Cognitive Determinants of Healthcare Evaluations – A Comparison of Eastern and Western European Countries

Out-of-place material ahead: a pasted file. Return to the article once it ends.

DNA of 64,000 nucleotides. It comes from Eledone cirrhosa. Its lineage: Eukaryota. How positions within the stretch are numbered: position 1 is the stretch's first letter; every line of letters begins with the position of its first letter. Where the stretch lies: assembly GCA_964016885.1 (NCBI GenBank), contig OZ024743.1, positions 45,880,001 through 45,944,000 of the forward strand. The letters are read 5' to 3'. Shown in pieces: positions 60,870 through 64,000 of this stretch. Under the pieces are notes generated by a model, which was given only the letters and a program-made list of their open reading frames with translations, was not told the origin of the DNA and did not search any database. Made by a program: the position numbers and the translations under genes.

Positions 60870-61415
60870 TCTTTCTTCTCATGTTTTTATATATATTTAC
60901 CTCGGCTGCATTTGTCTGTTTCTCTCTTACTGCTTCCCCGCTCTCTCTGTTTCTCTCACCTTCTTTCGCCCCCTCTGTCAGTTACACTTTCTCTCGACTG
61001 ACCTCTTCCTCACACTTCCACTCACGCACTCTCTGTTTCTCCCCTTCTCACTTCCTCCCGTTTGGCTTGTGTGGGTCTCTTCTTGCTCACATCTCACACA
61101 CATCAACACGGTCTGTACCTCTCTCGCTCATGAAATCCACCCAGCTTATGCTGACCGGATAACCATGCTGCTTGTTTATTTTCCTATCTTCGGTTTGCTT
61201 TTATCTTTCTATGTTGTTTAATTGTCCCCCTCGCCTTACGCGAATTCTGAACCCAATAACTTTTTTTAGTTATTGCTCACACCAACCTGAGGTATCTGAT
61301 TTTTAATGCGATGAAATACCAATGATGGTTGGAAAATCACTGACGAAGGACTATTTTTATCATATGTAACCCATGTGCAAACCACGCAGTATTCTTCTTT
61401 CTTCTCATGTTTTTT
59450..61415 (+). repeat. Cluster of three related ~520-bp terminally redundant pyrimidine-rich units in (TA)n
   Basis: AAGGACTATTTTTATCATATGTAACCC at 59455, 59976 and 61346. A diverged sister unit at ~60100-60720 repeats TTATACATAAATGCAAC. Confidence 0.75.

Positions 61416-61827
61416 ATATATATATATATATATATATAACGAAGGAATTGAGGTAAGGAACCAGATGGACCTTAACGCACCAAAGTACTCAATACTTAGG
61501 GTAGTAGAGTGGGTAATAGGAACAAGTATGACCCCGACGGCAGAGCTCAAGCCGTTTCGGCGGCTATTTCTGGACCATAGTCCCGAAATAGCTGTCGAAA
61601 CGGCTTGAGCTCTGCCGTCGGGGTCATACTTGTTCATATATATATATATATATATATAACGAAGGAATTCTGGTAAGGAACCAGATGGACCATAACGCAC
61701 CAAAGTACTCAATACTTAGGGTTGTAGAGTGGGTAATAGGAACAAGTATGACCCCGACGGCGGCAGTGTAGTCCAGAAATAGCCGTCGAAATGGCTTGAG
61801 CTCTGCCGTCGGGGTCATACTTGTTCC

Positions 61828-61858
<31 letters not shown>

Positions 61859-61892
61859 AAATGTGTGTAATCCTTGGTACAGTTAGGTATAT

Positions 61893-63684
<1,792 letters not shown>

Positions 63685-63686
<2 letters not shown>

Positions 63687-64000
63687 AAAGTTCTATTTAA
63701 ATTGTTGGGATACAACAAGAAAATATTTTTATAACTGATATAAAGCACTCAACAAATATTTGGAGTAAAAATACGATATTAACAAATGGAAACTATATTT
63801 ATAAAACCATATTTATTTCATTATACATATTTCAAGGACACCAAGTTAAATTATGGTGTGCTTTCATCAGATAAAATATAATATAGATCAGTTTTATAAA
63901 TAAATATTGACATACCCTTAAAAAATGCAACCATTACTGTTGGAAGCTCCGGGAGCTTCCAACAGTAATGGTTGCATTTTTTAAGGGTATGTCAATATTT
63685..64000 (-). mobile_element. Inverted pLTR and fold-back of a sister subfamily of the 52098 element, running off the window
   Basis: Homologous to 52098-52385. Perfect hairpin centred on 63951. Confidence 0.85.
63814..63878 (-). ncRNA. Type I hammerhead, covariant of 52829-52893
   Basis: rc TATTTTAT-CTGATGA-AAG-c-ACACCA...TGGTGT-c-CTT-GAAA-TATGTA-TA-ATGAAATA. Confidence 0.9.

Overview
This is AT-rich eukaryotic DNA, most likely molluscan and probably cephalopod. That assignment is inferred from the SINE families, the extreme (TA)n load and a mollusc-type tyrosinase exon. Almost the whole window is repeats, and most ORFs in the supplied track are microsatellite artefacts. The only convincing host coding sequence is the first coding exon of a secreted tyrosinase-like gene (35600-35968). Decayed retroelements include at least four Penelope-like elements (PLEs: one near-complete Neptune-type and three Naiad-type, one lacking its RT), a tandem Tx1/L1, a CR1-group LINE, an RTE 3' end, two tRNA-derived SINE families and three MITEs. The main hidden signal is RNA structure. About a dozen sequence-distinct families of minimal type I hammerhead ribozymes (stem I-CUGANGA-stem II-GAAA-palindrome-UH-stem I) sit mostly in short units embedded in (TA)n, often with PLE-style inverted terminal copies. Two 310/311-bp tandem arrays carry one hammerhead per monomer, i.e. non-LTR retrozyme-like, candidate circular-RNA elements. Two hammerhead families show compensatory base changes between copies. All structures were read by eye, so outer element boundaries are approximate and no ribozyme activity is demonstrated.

Knowing the public opinion of healthcare is essential when assessing healthcare system performance; but little research has focussed on the links between the public's general attitude to the healthcare system and its perceptions and expectations of specific healthcare-related aspects. Using data from the fourth round of the European Social Survey 2008/09, we explore the cognitive determinants of global evaluations of the healthcare system in 12 Eastern and 16 Western European countries. We find that healthcare evaluations follow a coherent cognitive reasoning. They are associated with (i) perceptions of the performance of healthcare systems (i.e. efficiency, equality of treatment, health outcomes), (ii) expectations of the government's role in providing healthcare, and (iii) reflections on demographic pressures (i.e. aging populations). Contrary to the general assumption that normative expectations are responsible for differences in healthcare evaluations between Eastern and Western Europe, our results suggest that regional differences are largely due to a more negative perception of the performance of healthcare systems within Eastern Europe. To enhance the public opinion of healthcare, policy makers should improve the efficiency of healthcare systems and take measures to assure equality in health treatment.